Thursday, March 22, 2007

Orcs And Elves

From John Carmack's blog:
O&E development was started high-end first with the low-end versions done afterwards. I should have known better (Anna was certainly suspicious), because it is always easier to add flashy features without introducing any negatives than it is to chop things out without damaging the core value of a game.
I think this is true of all development, not just games, and it's why adding a lot of flashy stuff up-front is a bad idea. Unfortunately, users often are much more impressed with the bells and whistles than with core functionality. Striking the right balance is one of the hardest things about software development. Agile approaches emphasize a vertical style of development - get it working end to end, then add more advanced capabilities, but it's often hard to do that with users often demanding cosmetic features that are not necessarily easy to implement and impose a debt load for ongoing development.

Wednesday, March 07, 2007

What Is a Successful Project?

What Is a Successful Project?

A few years ago I would have promptly answered that a successful project is on time, on budget, and does what the customer intended it to do. Over the course of the last few years though, I've learned that things aren't quite so simple. Developing software is a human activity and it's taken me a while to figure out that 'success' is a profoundly subjective notion.

Let's say youre a painter and you've been hired to paint a house. You go in, do the job, and when the customers look at what you've done, all you hear are complaints: They can see a few rivulets of paint near the ceiling, the paint job is not perfectly even everywhere, etc... The fact is that there's no such thing a s a perfect paint job so it's up to the customer and the painter to come to an understanding of what's reasonable and what's not. Trying to settle the matter confrontationally is unpleasant for both sides and should only be a measure of last resort.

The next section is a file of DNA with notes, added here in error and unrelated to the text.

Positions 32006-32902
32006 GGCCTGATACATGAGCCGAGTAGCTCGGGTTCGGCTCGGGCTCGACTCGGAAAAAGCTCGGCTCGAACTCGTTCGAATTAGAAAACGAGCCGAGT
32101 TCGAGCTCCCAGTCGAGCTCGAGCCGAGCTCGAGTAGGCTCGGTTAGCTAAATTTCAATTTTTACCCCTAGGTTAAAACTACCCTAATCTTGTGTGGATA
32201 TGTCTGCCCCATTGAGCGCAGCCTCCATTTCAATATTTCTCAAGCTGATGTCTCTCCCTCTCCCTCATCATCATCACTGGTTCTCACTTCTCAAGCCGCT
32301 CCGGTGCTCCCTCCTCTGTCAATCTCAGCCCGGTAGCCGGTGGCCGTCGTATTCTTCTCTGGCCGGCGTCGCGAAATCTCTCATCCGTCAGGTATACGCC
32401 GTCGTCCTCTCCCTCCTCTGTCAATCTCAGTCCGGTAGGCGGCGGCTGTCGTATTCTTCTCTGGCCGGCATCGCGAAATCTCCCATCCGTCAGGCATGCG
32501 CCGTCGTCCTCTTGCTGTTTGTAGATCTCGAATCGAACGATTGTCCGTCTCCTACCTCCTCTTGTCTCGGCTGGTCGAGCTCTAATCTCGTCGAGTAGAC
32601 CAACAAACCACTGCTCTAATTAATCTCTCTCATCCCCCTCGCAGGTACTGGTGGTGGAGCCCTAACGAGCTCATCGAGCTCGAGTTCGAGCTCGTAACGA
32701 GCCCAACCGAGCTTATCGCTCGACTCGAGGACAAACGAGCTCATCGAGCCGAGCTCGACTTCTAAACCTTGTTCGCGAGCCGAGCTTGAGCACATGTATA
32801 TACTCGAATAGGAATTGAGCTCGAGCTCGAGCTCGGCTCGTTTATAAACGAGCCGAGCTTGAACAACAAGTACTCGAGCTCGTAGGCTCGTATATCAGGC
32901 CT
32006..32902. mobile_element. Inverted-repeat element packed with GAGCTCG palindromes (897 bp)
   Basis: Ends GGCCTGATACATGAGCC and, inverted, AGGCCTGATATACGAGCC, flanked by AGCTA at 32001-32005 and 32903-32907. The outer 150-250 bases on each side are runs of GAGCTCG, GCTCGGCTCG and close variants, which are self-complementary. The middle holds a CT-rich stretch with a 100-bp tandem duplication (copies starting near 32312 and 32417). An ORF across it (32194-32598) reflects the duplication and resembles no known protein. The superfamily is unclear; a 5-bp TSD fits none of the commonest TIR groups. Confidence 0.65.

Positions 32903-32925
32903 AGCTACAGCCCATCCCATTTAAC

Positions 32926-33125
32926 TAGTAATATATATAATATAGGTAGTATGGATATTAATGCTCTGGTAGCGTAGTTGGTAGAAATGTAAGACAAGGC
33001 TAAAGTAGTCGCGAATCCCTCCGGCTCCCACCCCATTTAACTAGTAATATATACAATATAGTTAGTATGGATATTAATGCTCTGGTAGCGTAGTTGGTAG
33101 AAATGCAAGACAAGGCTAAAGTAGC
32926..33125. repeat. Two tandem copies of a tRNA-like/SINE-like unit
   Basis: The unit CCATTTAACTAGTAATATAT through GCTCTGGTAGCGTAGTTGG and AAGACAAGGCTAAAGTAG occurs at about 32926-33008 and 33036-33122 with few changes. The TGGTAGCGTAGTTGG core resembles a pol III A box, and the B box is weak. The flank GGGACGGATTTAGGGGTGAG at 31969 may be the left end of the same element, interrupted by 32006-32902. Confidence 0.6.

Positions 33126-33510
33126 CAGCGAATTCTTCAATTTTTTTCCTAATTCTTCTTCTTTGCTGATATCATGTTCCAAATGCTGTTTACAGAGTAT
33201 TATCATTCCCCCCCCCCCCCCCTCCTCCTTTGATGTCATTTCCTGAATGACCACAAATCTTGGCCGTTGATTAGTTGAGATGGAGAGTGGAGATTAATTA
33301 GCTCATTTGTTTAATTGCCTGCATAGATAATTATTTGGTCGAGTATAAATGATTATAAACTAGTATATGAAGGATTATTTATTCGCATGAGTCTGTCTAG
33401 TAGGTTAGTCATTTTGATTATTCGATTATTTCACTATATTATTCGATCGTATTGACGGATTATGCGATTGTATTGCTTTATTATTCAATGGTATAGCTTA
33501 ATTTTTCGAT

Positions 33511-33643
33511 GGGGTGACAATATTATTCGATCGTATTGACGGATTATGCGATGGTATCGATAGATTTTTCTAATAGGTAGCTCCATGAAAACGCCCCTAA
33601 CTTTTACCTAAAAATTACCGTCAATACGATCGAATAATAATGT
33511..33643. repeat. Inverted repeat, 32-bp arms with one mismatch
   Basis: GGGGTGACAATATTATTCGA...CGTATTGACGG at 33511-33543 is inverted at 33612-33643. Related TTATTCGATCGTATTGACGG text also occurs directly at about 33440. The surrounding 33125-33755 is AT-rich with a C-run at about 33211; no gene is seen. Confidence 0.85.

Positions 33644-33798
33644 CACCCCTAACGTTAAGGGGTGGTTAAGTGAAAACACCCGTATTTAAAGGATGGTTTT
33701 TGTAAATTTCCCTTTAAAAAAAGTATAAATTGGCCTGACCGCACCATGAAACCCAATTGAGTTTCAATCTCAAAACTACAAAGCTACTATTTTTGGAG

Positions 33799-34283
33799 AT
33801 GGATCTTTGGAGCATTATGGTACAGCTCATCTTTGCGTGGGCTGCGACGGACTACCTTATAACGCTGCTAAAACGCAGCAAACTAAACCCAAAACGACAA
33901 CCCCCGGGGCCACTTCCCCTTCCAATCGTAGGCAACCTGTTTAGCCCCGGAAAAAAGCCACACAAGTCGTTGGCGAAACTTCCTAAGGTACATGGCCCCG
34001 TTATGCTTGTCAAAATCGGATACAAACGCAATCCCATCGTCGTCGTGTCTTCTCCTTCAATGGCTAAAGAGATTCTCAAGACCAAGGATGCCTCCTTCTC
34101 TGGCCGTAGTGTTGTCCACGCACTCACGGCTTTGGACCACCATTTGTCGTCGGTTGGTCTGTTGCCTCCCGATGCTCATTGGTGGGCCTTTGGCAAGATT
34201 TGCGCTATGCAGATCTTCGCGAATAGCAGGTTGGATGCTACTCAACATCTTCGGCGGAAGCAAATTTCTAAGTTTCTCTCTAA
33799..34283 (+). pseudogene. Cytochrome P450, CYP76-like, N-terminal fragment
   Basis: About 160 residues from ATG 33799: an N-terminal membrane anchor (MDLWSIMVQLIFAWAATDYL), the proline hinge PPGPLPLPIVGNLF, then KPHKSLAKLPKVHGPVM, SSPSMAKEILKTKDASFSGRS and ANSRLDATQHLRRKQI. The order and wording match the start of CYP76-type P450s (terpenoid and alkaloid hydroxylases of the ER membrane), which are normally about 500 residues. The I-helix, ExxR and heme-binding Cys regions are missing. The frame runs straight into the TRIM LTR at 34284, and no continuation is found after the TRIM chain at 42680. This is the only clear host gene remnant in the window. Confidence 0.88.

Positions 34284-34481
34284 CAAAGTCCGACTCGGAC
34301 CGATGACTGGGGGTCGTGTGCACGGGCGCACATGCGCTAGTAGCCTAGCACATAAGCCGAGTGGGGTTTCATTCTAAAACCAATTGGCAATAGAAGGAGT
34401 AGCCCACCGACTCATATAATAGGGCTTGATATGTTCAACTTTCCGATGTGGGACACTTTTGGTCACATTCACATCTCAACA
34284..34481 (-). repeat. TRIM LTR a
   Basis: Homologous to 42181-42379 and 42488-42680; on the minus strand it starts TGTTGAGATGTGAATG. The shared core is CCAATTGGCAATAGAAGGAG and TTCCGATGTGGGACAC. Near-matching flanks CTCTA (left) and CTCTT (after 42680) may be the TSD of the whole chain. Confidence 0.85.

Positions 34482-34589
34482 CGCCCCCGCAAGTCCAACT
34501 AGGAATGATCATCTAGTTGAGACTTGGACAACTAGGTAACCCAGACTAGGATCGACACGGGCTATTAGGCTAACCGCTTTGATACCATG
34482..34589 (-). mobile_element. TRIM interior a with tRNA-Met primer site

The same is true in software, only more so. The degree of sophistication to which any given requirement can be implemented can vary enormously and it's important to come to a general understanding with a customer about what is expected and how much time and money will be involved. As a simple example, let's consider Web form validation. A simple way to validate data entered on a Web site is to have the application issue error messages that are displayed when a form is submitted. However, in addition to this basic type of validation, the customer may want validation to occur 'live' as the user is filling in fields on a form - in practice this rquires either client-side validation with Javascript or asynchronous server calls using 'ajax'. The customer may also want automatic filtering on fields to prevent the user from entering incorrect data - a typical case in point is filtering provinces/states once a country has been selected, and then additionally filtering cities once a province/state has been selected. Depending on what the customer really wants, a story may simply state the validation rules for a given form or it may describe these kinds of things in detail. In the first case, XP would indicate the simplest approach applies and the customer would have to draft a subsequent story to enhance validation. In the second case, fancy validation would have to be considered a motherhood story - something that is an essential part of the application right from the start and cuts across all stories (other examples of typical motherhood stories include Security, Performance, Failover, etc.). Thus, the Fancy Validation motherhood story would be an aspect of development for every form and support for it would have to be built into the code framework fairly early on.